Boise's Noble Canada Geese

In recent years, Canada Geese populations in some areas have grown substantially, so much so that many consider them pests (for their droppings, the bacteria in their droppings, noise and confrontational behavior). This problem is partially due to the removal of natural predators and an abundance of safe, man-made bodies of water (such as on golf courses, public parks and beaches, and in planned communities).

In North America, non-migratory Canada Goose populations have been on the rise. The species is frequently found on golf courses, parking lots and urban parks, which would have previously hosted only migratory geese on rare occasions. Owing to its adaptability to human-altered areas, it has become the most common waterfowl species in North America. In many areas, non-migratory Canada Geese are now regarded as pests. They are suspected of being a cause of an increase in high fecal coliforms at beaches. An extended hunting season and the use of noise makers have been used in an attempt to disrupt suspect flocks.

It is this non-migratory variety of Canadian geese which have recently come to call Boise their year-round home. While Boise has long been a favorite pit-stop on their yearly migrations from the unforgiving winters of our Canadian neighbors to the north it has only been in recent memory that they have graced our fair city throughout all four seasons. According to Monte, one of the first geese to establish Boise as his year-round residence, it is Boise's abundant open and grassy spaces which accounts for its popularity among the nation's rapidly growing Canadian Goose population.

What was at first a small and fragile population of geese during the last ten years has ballooned into a healthy and stable population of several thousand. While some residents estimate that our virile goose population will reach a million in the next five years, others believe that it will take ten. Boise's attempts to disrupt the mating patterns of the geese by littering our parks, golf courses, and other open spaces with black coyote "scare geese" has so far proved ineffective at slowing the expansion of the goose population.

Proposed Solutions to the Canada Goose Problem

1) A predatory bird breeding program, in which goose predators would be released from the World Center for Birds of Prey on a controlled basis.

2) Adaptation of Seattle's "trap and gas" system:

(Photo Credit:

3) An "Adopt-a-Goose" program in which Boise residents could invite a goose or two into their homes to get them off the sidewalks and out of the parks.

4) A Canadian Goose spay and neuter campaign, with Bob Barker as leading spokesman.

5) As goose egg-laying season commences, Boise could host a city-wide Easter weekend egg hunt, the spoils of which would supply the city for its first annual scrambled egg cookoff.

6) With the imminent passing of a bill allowing concealed weapons on Idaho school campuses, geese could be used as targets to train gun-toting students. Since Canadian Geese are noted carriers of bacteria, the legislature could pass an additional bill labeling them as "terrorists," which will make it legally feasible to unleash gunfire on these members of a large Axis of Evil.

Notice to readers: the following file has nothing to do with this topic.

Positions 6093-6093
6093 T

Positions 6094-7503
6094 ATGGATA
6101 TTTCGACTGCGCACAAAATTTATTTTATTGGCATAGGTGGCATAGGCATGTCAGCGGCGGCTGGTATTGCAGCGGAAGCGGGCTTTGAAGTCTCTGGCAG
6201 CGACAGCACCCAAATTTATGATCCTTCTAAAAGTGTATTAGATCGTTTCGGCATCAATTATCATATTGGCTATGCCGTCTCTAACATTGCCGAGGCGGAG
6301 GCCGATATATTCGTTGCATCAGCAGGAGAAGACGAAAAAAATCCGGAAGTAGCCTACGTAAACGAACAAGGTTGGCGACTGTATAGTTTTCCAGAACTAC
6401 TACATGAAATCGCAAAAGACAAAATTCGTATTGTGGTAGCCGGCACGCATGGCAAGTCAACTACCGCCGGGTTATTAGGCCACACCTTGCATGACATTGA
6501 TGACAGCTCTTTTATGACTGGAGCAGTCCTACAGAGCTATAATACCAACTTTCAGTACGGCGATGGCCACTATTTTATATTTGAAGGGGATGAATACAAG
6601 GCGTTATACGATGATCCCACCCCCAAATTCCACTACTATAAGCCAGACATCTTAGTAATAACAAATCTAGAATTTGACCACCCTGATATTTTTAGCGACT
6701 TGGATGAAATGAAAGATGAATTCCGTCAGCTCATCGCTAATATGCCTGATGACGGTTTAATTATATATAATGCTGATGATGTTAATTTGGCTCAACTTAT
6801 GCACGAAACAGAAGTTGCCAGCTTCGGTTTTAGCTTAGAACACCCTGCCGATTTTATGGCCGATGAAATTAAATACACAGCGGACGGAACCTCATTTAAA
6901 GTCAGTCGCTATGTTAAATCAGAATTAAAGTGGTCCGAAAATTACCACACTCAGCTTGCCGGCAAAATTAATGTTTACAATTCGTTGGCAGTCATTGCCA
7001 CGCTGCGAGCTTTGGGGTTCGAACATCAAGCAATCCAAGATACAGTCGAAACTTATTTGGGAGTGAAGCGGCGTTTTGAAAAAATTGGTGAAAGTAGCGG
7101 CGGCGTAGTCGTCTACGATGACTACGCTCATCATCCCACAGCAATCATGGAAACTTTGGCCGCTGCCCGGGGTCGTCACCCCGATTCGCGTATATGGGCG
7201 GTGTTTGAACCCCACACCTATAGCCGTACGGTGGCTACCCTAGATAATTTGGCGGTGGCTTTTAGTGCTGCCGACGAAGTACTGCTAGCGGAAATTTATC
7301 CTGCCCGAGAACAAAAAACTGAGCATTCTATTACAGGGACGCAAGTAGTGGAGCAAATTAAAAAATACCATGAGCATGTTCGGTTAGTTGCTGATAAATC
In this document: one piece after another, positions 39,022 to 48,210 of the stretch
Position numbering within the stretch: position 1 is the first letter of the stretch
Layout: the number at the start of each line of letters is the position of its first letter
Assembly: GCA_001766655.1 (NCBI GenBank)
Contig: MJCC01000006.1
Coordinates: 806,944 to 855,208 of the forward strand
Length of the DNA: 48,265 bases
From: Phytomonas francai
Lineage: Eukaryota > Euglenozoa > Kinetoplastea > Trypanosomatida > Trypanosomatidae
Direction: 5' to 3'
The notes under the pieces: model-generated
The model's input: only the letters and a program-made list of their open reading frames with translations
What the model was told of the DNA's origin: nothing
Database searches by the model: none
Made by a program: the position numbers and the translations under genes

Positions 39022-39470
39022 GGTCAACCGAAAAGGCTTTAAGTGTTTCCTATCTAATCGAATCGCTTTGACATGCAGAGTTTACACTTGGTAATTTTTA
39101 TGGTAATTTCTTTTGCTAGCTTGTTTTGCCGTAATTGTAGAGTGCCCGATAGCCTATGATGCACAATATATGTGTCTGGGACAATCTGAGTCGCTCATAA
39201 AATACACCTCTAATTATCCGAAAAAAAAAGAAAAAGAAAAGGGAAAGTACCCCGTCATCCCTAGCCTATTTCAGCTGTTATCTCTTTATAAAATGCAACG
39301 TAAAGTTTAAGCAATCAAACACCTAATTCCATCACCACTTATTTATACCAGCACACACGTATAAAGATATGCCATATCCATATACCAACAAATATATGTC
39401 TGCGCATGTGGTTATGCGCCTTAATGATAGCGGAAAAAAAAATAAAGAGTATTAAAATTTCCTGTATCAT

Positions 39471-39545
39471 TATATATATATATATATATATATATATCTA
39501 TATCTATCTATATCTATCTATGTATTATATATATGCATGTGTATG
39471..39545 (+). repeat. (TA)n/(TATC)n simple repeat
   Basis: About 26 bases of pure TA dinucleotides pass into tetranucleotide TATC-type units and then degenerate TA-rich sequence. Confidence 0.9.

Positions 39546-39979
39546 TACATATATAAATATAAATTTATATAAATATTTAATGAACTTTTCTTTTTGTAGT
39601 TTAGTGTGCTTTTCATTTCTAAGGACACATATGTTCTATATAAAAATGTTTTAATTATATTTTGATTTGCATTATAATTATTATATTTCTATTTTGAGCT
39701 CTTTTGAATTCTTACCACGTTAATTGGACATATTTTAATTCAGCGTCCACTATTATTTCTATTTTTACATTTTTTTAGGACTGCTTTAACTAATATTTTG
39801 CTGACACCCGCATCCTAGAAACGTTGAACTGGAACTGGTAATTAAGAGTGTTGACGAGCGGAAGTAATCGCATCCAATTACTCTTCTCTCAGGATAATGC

7) Require all Canadian Geese to be tagged with identifying information. Those who are caught without proper identification will be deported back to Canada.

8) In order to stop the illegal migration of geese, a (very tall) fence should be constructed along the Canada-U.S. border. Taxpayers should not oppose the building of such a fence once they are given the choice between that and being levied a fine for any goose waste found on their lawns and sidewalks.

9) The green solution to Boise's irascible geese would both conserve our precious water resources and encourage the geese to migrate to other areas (such as Salt lake City, Denver, or California). The plan would be to let all the grass in Boise die out over a three year period. Watering one's lawn, and the city parks and golf courses would be illegal. Since grass is the main food source of Boise's Canadian geese they would soon relocate to more hospitable environments.

10) Since geese spread bacteria another solution would be to list them as biological warfare agents. Once they are listed as bio-terrorists Boise could call upon federal resources such as the Department of Homeland Security, the Army Corps of Engineers, the Department of Defense, and the Department of the Interior, to help us rid our community of these feathery pests.

11) Stop feeding the geese during winter months.   When the geese discover their local source of handouts has been extinguished they will naturally vacate Boise and move onto available sources of food.   

12) Many individuals find geese eggs to be tremendously tasty.   Idaho Department of Fish and Game could collect geese eggs and create a giant scramble for locals to enjoy (don't let the Feds know though since Canadian Geese are protected by the Federal Migratory Bird Treaty Act).

13) Tie a piece of string 12 inches high along the greenbelt shoreline.   Geese seem to dislike the string and won't cross.   This works in similar principle as the cattle guard.   Cattle and Canadian geese are not the brightest crayon in the box.

14) Provide Canadian geese with foods that will constipate them.   They will learn the lesson!

15) Retrofit the entire city of Boise with an invention called "awaywithgeese".   Apparently they can't stand amber colored lights in their eyes.   Again, Canadian geese are very unintelligent (but Canadian people are very smart).

16) If all else fails then start pooping in their territory because that will teach them a lesson!